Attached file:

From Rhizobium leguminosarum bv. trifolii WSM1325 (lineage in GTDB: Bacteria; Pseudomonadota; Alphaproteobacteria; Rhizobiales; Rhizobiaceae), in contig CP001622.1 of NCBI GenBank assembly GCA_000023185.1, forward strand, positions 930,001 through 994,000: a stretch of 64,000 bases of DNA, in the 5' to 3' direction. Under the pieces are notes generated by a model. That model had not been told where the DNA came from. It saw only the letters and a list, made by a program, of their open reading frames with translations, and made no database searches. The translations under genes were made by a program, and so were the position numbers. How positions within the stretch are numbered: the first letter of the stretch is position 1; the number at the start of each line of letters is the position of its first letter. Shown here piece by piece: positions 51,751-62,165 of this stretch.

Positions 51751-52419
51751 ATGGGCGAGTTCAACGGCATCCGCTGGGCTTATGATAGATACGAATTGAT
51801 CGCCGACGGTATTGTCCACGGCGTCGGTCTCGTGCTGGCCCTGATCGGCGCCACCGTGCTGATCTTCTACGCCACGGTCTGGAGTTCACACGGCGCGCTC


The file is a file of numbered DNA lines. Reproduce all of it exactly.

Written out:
From Rhizobium leguminosarum bv. trifolii WSM1325 (lineage in GTDB: Bacteria; Pseudomonadota; Alphaproteobacteria; Rhizobiales; Rhizobiaceae), in contig CP001622.1 of NCBI GenBank assembly GCA_000023185.1, forward strand, positions 930,001 through 994,000: a stretch of 64,000 bases of DNA, in the 5' to 3' direction. Under the pieces are notes generated by a model. That model had not been told where the DNA came from. It saw only the letters and a list, made by a program, of their open reading frames with translations, and made no database searches. The translations under genes were made by a program, and so were the position numbers. How positions within the stretch are numbered: the first letter of the stretch is position 1; the number at the start of each line of letters is the position of its first letter. Shown here piece by piece: positions 51,751-62,165 of this stretch.

Positions 51751-52419
51751 ATGGGCGAGTTCAACGGCATCCGCTGGGCTTATGATAGATACGAATTGAT
51801 CGCCGACGGTATTGTCCACGGCGTCGGTCTCGTGCTGGCCCTGATCGGCGCCACCGTGCTGATCTTCTACGCCACGGTCTGGAGTTCACACGGCGCGCTC